The frozen fruits were extracted as specified in Phenolic Extraction. Then, the samples were separated using a Knauer System (Determination of Anthocyanin Content with the HPLC Method) equipped with fraction collector FOXY R1 (Teledyne ISCO Lincoln, NE, USA). Peaks were collected from ten repeated HPLC separations of extract. The obtained samples were diluted (1:3) with distilled water. The samples were passed through the SPE columns (STRATA X, Phenomenex, UK) that were pre-conditioned with 1 mL 100 % MeOH and 1 mL H2O. The retained compounds were eluted using 1 mL of 100 % MeOH. These solutions were then subjected to LC-ESI-MS/MS (LTQ VETOS, Thermo Scientific, Waltham, MA, USA). The samples were directly injected into MS detector. Analyses utilized the positive ion mode. The source parameters were as follows: ion spray voltage, 3.00 kV; capillary temperature, 325 °C; and sheath gas and auxiliary gas, 30 and 10 units/min, respectively. To generate MS/MS data, the precursor ions were by helium gas collision in the ion trap by optimizing the collision energy in order to obtain an intensity of the precursor ion close to 10 % of the relative scale of the spectrum.

Determination of Dry Matter Content

A weighing bottle with a glass rod and 5 ± 1 g of sand was placed in a dryer at 105 ± 2 °C for 1 h until a constant weight was obtained. Subsequently, the bottle was cooled down in a desiccator and weighed. Then, 2 ± 0.5 g of sample material (after grinding, see “Phenolic Extraction”) was weighed into the bottle, mixed with the sand, and weighed. After weighing, the bottle containing the sample material was dried to constant weight in a vacuum dryer (90.0 kPa) at 60 ± 2 °C for 10 h. Finally, the bottle was cooled down in a desiccator and weighed.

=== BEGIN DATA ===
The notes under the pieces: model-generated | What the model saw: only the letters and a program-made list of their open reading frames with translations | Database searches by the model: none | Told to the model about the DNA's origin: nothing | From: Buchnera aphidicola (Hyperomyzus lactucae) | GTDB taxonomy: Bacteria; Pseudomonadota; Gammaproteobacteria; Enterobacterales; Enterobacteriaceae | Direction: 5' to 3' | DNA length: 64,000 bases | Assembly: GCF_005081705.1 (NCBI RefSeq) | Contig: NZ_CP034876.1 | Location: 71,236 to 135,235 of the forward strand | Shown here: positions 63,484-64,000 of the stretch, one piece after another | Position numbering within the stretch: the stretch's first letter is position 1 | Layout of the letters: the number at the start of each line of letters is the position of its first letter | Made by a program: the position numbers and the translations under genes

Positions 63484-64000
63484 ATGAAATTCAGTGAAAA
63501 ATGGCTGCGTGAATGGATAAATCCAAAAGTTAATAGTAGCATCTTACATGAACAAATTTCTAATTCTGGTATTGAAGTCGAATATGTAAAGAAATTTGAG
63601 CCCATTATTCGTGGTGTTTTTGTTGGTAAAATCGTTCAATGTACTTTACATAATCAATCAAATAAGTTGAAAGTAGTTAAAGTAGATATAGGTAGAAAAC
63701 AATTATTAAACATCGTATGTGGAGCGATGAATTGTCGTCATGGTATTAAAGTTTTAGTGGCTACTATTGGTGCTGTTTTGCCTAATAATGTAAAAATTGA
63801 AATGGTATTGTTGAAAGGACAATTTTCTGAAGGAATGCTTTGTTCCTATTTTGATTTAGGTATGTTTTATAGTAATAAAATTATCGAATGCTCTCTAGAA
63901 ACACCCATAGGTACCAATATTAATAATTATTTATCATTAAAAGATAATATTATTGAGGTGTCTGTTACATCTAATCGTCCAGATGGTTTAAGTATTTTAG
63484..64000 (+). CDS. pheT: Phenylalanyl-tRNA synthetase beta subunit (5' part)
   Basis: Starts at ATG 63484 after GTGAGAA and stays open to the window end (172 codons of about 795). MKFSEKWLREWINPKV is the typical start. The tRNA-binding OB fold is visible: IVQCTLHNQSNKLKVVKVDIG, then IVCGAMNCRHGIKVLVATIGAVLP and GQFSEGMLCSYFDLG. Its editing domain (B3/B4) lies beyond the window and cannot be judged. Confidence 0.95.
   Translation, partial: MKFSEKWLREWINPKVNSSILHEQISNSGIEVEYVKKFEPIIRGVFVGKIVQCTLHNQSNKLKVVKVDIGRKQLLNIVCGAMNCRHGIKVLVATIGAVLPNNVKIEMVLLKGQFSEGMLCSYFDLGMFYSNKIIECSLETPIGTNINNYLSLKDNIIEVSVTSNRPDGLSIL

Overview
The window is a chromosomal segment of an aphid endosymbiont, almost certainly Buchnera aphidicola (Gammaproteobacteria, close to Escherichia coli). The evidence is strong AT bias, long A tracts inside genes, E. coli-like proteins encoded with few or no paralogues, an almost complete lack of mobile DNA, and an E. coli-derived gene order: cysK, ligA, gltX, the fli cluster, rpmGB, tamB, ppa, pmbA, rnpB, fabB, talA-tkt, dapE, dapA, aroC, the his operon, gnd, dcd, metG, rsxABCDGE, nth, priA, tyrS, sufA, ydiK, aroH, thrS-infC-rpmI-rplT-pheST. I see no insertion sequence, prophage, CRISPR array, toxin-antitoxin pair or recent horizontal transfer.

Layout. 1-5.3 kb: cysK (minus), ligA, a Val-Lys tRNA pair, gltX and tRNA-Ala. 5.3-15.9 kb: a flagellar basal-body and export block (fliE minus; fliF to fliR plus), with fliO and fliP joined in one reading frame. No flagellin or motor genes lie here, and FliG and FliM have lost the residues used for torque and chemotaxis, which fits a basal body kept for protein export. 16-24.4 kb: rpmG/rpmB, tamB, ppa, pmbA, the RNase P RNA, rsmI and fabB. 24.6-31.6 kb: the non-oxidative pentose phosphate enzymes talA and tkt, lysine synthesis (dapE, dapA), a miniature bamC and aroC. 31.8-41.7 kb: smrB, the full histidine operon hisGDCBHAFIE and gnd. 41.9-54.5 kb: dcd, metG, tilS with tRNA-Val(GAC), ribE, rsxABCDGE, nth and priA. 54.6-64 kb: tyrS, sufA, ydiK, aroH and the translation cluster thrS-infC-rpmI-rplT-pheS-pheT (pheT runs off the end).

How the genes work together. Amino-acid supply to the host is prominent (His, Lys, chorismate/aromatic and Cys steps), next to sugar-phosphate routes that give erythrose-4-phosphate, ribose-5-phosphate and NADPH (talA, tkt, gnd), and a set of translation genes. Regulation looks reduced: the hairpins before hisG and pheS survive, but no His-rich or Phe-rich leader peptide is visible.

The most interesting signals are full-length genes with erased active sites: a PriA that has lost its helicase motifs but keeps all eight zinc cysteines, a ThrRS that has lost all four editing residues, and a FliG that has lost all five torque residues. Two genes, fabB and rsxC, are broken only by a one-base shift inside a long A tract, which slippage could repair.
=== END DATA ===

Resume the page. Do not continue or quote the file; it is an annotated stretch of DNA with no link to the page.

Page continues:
Calculation of Osmotic Parameters

In order to calculate water loss (WL) and solids gain (SG), the following formulas were used (Matuska et al. 2006):
$$ \begin{array}{*{20}c} {\mathrm{WL}=\left[ {{m_0}\left( {1\text{-} {s_0}} \right)\text{-} {m_{\mathrm{k}}}\left( {1\text{-} {s_{\mathrm{k}}}} \right)} \right]/{m_0}{s_0}} \hfill & {\left[ {\mathrm{g}\;{{\mathrm{H}}_2}\mathrm{O}/\mathrm{g}\;\mathrm{initial}\;\mathrm{dry}\;\mathrm{matter}} \right]} \hfill \\ {\mathrm{SG}=\left( {{m_{\mathrm{k}}}{s_{\mathrm{k}}}\text{-}\ {m_0}{s_0}} \right)/{m_0}{s_0}} \hfill & {\left[ {\mathrm{g}\;\mathrm{dry}\;\mathrm{matter}/\mathrm{g}\;\mathrm{initial}\;\mathrm{dry}\;\mathrm{matter}} \right]} \hfill \\ \end{array} $$
m 0

weight of sample before osmotic dehydration [grams]

m k

weight of sample after osmotic dehydration [grams]

s 0

solids content before osmotic dehydration [grams of dry matter per gram]